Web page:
So, what’s this about trading Gee? Unless they are blown away – and they won’t be – it would be incredibly stupid to trade him.

And, we don’t need any more stupid things.

ON DECK:  Mets Today: What’s happening today.

Mar 25

Yankees In Better Position Than Mets To Make Playoffs Sooner

The Mets beat the Yankees again Wednesday, which undoubtedly will lead to a myriad of columns in tomorrow’s papers stating New York City is up for grabs and the Mets are in better position to win sooner.

Easy does it folks.

METS: Wishing and hoping.

METS: Wishing and hoping.

The Mets’ two victories this spring over their crosstown rivals – in light of many bookmakers having the teams ranked even heading into the season – have people thinking the Yankees are ripe for the taking. While each team has issues – starting with pitching as is always the case – which team is better equipped to overcome their flaws?

Operating under the assumption the Mets are potentially deeper with prospects Noah Syndergaard and Steven Matz, plus the potential of Rafael Montero, the edge would seem to be in Flushing. This is even with the Mets losing Zack Wheeler for the season. As of now, the Mets have their rotation set, while the Yankees are piecing together their back end.

Closer Bobby Parnell will open the season on the disabled list for the Mets, who have Jenrry Mejia and Jeurys Familia. Conversely, Yankees manager Joe Girardi isn’t ready to name his closer. The Mets have a closing edge, but their bridge to the end isn’t good, especially lacking a lefty specialist.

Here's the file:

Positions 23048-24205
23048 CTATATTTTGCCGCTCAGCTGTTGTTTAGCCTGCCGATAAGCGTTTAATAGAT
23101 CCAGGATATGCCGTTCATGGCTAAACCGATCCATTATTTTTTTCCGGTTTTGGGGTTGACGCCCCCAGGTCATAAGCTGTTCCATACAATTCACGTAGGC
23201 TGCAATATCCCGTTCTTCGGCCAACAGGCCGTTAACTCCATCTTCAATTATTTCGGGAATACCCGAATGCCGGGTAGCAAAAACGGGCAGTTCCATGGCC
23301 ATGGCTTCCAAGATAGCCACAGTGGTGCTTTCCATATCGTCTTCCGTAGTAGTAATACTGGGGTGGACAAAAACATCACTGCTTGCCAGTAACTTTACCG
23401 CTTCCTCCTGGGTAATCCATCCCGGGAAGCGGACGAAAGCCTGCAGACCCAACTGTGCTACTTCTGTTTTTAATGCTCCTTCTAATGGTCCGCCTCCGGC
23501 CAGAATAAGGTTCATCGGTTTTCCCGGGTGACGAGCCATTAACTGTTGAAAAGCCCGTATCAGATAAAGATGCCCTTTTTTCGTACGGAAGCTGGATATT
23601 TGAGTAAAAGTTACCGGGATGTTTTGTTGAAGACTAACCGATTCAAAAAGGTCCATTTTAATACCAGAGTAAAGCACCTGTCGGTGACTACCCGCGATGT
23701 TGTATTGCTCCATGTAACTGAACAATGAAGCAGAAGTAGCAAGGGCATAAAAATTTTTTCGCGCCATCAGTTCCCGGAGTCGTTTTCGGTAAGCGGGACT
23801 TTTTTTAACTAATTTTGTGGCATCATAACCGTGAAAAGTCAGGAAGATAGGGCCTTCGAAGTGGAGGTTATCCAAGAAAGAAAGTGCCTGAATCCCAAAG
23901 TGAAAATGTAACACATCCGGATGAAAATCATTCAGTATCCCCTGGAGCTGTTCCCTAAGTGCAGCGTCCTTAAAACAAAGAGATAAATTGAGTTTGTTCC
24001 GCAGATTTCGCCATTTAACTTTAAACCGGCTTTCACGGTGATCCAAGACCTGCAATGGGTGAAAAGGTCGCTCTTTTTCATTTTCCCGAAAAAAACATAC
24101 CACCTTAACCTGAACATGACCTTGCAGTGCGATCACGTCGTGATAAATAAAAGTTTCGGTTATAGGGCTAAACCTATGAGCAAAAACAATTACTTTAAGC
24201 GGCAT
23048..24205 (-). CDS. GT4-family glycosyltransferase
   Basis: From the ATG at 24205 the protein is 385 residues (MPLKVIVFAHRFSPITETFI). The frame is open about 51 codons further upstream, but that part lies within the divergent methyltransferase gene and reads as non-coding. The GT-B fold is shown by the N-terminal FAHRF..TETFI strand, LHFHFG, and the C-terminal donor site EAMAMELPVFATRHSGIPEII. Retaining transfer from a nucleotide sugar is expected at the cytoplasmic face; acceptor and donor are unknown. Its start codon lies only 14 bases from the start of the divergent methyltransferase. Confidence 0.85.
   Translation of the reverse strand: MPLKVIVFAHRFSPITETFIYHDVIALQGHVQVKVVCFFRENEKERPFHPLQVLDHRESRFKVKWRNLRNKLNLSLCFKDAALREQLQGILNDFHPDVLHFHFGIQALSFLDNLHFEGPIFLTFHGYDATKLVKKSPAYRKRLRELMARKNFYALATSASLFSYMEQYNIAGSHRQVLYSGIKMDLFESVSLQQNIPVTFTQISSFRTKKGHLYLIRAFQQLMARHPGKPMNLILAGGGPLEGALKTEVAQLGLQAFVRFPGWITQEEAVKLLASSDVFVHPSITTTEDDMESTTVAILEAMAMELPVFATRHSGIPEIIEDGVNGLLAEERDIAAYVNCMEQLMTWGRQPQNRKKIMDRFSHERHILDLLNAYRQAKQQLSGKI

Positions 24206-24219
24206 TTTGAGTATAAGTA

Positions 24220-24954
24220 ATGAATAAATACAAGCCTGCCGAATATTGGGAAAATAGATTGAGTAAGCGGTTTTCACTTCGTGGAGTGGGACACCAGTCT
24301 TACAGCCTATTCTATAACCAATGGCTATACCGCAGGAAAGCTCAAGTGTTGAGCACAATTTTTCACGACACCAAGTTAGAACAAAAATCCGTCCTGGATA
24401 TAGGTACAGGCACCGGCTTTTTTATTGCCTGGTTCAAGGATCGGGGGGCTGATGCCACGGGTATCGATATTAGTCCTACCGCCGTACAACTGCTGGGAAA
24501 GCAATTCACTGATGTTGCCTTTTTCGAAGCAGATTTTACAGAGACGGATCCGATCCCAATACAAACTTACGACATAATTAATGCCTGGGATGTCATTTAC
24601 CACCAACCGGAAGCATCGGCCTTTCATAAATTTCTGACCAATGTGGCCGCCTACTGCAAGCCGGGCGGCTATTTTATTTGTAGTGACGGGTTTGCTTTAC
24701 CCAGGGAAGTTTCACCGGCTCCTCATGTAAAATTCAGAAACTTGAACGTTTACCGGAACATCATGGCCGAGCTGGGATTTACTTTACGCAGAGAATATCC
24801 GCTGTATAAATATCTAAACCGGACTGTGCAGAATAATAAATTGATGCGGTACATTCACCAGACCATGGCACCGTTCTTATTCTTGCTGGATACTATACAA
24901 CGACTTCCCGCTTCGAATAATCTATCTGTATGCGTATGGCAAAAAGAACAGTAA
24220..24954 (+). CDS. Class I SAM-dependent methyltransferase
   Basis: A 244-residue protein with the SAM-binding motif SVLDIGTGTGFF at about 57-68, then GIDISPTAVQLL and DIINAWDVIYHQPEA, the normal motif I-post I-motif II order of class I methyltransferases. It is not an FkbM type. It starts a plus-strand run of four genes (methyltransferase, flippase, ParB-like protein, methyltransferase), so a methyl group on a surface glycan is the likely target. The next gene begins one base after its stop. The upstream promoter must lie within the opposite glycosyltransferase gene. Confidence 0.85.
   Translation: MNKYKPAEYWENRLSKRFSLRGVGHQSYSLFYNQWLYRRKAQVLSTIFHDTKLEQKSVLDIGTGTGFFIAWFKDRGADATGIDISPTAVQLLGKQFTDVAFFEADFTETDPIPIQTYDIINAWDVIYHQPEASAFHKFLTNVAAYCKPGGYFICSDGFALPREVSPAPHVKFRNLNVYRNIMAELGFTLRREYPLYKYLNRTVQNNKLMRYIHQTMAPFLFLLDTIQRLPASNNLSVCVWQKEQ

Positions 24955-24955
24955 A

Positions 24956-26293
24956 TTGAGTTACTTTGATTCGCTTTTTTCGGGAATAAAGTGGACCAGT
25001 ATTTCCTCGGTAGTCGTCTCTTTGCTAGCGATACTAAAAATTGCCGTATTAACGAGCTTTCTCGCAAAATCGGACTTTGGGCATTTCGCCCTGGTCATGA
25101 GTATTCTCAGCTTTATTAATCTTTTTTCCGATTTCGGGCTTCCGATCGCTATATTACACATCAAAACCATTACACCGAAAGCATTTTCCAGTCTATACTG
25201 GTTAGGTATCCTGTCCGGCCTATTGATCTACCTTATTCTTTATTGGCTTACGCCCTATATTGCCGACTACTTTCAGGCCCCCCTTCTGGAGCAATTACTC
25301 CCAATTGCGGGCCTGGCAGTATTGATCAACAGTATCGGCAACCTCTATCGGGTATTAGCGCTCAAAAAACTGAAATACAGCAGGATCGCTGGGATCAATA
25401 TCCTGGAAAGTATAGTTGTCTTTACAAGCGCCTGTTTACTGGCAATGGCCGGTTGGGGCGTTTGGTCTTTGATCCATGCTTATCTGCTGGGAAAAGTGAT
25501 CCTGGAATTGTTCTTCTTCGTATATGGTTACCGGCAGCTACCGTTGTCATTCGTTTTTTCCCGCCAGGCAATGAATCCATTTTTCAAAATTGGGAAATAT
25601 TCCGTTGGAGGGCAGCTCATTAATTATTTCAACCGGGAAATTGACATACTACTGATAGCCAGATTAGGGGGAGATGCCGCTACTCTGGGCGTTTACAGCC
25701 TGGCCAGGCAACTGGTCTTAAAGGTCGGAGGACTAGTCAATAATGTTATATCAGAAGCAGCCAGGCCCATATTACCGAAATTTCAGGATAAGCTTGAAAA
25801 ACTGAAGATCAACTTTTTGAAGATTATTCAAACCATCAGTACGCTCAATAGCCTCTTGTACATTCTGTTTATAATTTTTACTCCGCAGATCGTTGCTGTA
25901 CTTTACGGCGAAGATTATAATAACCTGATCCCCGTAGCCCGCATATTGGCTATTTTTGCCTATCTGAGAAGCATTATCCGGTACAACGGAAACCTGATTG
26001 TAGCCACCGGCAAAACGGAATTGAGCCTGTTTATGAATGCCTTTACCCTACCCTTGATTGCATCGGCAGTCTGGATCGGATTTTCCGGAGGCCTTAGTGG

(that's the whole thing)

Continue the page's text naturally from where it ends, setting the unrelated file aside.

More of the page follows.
The Mets have the greater potential to overcome their pitching issues, but the Yankees have the edge at catcher, the outfield and infield.

I give the Yankees the edge in the outfield because the Mets are weaker in the corners. The Yankees have the greater offensive potential in the outfield, especially if Carlos Beltran is healthy. As good a glove as Juan Lagares is, offensively he’s no match for Jacoby Ellsbury.

I’d give David Wright the edge over Chase Headley at third, but first baseman Lucas Duda needs to do it again to consider putting him on a par with Mark Teixeira, even if he is coming off an injury. At second, Daniel Murphy has a better bat than the Yankees’ Stephen Drew, but the latter is better defensively. However, Didi Gregorius is better on both ends than shortstop Wilmer Flores.